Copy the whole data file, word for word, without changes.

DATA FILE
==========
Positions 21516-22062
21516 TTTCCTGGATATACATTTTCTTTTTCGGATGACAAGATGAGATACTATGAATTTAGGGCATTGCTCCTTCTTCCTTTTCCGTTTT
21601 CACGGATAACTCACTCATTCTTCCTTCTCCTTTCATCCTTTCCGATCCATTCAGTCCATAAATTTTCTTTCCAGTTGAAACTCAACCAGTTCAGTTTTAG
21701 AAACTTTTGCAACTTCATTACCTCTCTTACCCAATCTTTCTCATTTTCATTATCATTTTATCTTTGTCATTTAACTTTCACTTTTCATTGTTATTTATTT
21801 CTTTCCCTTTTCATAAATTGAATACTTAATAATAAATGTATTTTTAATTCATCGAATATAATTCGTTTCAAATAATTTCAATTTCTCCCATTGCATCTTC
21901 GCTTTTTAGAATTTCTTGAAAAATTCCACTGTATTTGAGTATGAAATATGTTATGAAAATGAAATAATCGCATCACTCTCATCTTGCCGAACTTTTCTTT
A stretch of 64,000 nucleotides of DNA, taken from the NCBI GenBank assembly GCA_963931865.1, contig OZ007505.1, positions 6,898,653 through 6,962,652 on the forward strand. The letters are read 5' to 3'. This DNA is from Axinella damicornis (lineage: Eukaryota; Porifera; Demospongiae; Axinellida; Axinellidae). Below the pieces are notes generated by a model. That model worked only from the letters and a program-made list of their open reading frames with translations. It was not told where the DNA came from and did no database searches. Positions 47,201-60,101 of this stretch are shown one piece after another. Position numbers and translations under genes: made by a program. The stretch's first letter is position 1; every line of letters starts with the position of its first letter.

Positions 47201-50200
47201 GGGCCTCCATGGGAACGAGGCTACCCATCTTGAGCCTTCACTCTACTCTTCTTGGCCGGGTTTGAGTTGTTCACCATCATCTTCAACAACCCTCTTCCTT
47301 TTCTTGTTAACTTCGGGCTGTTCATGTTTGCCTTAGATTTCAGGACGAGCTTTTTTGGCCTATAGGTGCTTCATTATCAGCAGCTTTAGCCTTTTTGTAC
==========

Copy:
Positions 21516-22062
21516 TTTCCTGGATATACATTTTCTTTTTCGGATGACAAGATGAGATACTATGAATTTAGGGCATTGCTCCTTCTTCCTTTTCCGTTTT
21601 CACGGATAACTCACTCATTCTTCCTTCTCCTTTCATCCTTTCCGATCCATTCAGTCCATAAATTTTCTTTCCAGTTGAAACTCAACCAGTTCAGTTTTAG
21701 AAACTTTTGCAACTTCATTACCTCTCTTACCCAATCTTTCTCATTTTCATTATCATTTTATCTTTGTCATTTAACTTTCACTTTTCATTGTTATTTATTT
21801 CTTTCCCTTTTCATAAATTGAATACTTAATAATAAATGTATTTTTAATTCATCGAATATAATTCGTTTCAAATAATTTCAATTTCTCCCATTGCATCTTC
21901 GCTTTTTAGAATTTCTTGAAAAATTCCACTGTATTTGAGTATGAAATATGTTATGAAAATGAAATAATCGCATCACTCTCATCTTGCCGAACTTTTCTTT
A stretch of 64,000 nucleotides of DNA, taken from the NCBI GenBank assembly GCA_963931865.1, contig OZ007505.1, positions 6,898,653 through 6,962,652 on the forward strand. The letters are read 5' to 3'. This DNA is from Axinella damicornis (lineage: Eukaryota; Porifera; Demospongiae; Axinellida; Axinellidae). Below the pieces are notes generated by a model. That model worked only from the letters and a program-made list of their open reading frames with translations. It was not told where the DNA came from and did no database searches. Positions 47,201-60,101 of this stretch are shown one piece after another. Position numbers and translations under genes: made by a program. The stretch's first letter is position 1; every line of letters starts with the position of its first letter.

Positions 47201-50200
47201 GGGCCTCCATGGGAACGAGGCTACCCATCTTGAGCCTTCACTCTACTCTTCTTGGCCGGGTTTGAGTTGTTCACCATCATCTTCAACAACCCTCTTCCTT
47301 TTCTTGTTAACTTCGGGCTGTTCATGTTTGCCTTAGATTTCAGGACGAGCTTTTTTGGCCTATAGGTGCTTCATTATCAGCAGCTTTAGCCTTTTTGTAC